The Best Kept Secret in Pedagogy: High School English Teachers' Use of Educational Blogs for Professional Development
Rybakova, Katie (author)
Witte, Shelbie (professor directing dissertation)
Rutledge, Stacey A. (university representative)
Garland, Katherin E. (committee member)
Roehrig, Alysia D. (committee member)
Dennen, Vanessa P. (committee member)
Florida State University (degree granting institution)
College of Education (degree granting college)
School of Teacher Education (degree granting department)
This sequential mixed methods study investigated how high school English teachers describe using blogs for their own professional development (PD), reflection, and classroom instruction using the National Council of Teacher of English (NCTE) 21st Century Literacies Framework. The NCTE 21st Century Literacies Framework is a synthesis of 21st Century Skills, New Literacies Theory, Multiliteracies Theory, Literacy as a Social Practice Theory, and Critical Literacy Theory. Participants included high school English teachers who were affiliated with the National Writing Project (NWP). A total of 73 participants from the NWP participated in Tier One of this study, a survey of participant perceptions regarding blogs, professional development, and 21st century literacies, and a total of 8 participants were purposefully selected from survey data to participate in Tier Two, interviews and artifact collection. Data collected includes a survey, interviews, and artifact collection to explore perceptions of high school English teachers regarding 21st century literacy, professional development, and educational blogging. Tier One portrayed how the participants described using blogs for professional development and reflective practices, as well as their overall perceptions of 21st century literacies. The results of Tier One suggested that demographically, years of experience did not seem to impact whether or not teachers were actively blogging nor did it impact the perceived value of blogging. In terms of 21st century literacy perceptions, three findings emerged. The first was it seemed that while the majority of teachers selected learning new concepts as the main purpose to use blogs, the implicit learning experience was that of using a 21st century literacy tool, thus engaging participants in 21st century literacy skills. A second finding that emerged was that by choice, teachers were engaged in more synchronous PD materials compared to technology-focused, 21st century literacy materials. A third finding was teachers seemed to be less likely to incorporate 21st century literacy skills when they personally did not engage in 21st century literacy skills. In terms of non-blogging practices, one finding emerged; it seemed non-bloggers did see the potential value of blogging. In terms of professional development, two findings emerged. One finding that emerged was that the more participants engaged in their own independent PD, the more confident they were in asserting that that knowledge was and can be integrated into their classroom. A second finding was a high percentage of participants believed that the use of independent PD seemed to be more effective than mandated PD. Tier Two data were collected using interview and artifact collection tools and analyzed qualitatively. Themes that emerged from the analysis were: 1.) Relationships, community, and global collaboration, 2.) Ethical responsibilities, 3.) Proficiency and fluency development, 4.) Global information sharing, 5.) Creation, critique, analysis, and evaluation of multimedia texts, and 6.) Challenges. These themes stemmed from the NCTE 21st Century Literacies Framework standards, and added further evidence to the findings from the Tier One data collection. Both Tier One and Tier Two results revealed that teachers do and should use educational blogs as a classroom resource, a source of reflection, and a collaborative source. Furthermore, educational blogs can be a potential avenue for mandated, not only self-sponsored, professional development. Implications included the impact of blogging on mandated and independent PD, how mandated PD is arranged for teachers, the importance of informing teachers about blogs and blogging practices, the need to learn from the implicit nature of fluency, and the use of technology as a literacy practice, not a tool.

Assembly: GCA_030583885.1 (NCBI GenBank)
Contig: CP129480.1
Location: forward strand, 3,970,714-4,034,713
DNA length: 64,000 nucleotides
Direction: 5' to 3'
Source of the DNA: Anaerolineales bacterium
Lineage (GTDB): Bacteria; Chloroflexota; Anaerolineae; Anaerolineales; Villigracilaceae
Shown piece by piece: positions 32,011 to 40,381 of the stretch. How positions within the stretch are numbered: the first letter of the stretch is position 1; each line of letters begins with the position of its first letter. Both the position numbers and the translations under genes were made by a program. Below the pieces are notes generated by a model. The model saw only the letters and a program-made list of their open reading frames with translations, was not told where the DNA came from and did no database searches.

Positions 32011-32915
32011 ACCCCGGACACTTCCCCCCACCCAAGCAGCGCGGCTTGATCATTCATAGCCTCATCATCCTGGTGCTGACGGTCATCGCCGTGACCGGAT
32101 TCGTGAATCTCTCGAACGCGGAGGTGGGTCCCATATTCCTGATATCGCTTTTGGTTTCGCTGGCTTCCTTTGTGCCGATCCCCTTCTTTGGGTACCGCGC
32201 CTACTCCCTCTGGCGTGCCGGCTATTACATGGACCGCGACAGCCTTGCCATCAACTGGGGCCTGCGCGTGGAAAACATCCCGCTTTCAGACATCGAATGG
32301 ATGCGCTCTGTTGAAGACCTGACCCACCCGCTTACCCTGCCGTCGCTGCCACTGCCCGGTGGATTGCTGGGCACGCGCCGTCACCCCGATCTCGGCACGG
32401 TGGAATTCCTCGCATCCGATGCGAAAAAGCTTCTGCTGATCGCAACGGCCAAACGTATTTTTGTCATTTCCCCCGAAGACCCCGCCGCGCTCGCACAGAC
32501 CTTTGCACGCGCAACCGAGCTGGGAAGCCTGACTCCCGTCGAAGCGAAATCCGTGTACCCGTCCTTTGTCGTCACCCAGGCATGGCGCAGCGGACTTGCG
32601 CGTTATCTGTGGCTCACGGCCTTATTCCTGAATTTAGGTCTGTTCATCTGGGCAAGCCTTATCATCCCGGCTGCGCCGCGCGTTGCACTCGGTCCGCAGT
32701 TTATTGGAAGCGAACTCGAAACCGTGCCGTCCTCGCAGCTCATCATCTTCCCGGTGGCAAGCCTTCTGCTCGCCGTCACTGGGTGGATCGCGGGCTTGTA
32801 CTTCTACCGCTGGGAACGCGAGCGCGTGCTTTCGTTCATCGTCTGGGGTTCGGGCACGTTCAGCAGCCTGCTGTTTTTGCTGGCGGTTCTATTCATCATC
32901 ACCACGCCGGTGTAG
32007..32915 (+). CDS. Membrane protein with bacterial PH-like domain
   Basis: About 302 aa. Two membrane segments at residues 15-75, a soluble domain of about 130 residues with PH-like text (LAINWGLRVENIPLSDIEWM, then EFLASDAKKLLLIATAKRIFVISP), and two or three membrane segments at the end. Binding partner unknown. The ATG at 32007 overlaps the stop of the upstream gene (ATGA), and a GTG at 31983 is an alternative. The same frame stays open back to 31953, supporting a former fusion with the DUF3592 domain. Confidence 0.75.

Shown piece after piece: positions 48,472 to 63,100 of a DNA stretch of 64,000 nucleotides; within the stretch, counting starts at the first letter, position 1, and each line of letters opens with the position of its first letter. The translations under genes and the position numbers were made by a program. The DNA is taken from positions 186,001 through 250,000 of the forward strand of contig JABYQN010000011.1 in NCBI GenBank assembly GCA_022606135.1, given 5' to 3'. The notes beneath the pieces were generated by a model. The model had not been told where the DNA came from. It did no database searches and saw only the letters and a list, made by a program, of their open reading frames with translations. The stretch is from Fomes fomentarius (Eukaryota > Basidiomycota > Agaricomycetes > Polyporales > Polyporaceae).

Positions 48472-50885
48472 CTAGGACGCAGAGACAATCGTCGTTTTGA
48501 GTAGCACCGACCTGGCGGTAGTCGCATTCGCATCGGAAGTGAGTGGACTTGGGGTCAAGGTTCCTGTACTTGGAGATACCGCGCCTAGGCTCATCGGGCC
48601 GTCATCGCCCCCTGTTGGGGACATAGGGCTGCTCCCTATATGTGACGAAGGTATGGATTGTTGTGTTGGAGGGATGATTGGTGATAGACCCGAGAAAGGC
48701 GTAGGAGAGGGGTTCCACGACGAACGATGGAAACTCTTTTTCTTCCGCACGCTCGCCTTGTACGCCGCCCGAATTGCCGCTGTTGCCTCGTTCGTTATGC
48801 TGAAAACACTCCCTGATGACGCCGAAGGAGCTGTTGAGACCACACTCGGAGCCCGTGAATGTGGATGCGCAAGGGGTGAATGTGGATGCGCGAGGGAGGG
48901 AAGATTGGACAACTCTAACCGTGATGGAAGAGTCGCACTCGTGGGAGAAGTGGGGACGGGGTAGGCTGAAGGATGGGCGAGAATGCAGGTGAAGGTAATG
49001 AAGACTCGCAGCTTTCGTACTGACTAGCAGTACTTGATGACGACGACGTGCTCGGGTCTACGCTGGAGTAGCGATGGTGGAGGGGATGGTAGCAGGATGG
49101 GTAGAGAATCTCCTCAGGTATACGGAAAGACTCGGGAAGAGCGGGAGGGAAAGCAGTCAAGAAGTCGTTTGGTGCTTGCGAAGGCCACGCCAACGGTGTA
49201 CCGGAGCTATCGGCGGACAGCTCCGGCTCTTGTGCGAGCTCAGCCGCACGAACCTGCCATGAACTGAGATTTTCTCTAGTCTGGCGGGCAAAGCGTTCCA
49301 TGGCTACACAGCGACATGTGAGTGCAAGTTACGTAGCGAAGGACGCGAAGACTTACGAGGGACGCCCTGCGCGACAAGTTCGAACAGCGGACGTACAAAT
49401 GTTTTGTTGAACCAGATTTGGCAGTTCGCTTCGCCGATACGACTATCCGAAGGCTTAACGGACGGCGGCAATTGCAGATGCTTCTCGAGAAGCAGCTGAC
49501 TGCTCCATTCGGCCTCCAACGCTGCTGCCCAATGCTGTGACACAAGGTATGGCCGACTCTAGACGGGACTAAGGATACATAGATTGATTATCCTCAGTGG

21st century literacies, Blogs, High school English, professional development
May 14, 2015.
A Dissertation submitted to the School of Teacher Education in partial fulfillment of the requirements for the degree of Doctor of Philosophy.
Includes bibliographical references.
Shelbie Witte, Professor Directing Dissertation; Stacey Rutledge, University Representative; Kathy Garland, Committee Member; Alysia Roehrig, Committee Member; Vanessa Dennen, Committee Member.
Florida State University
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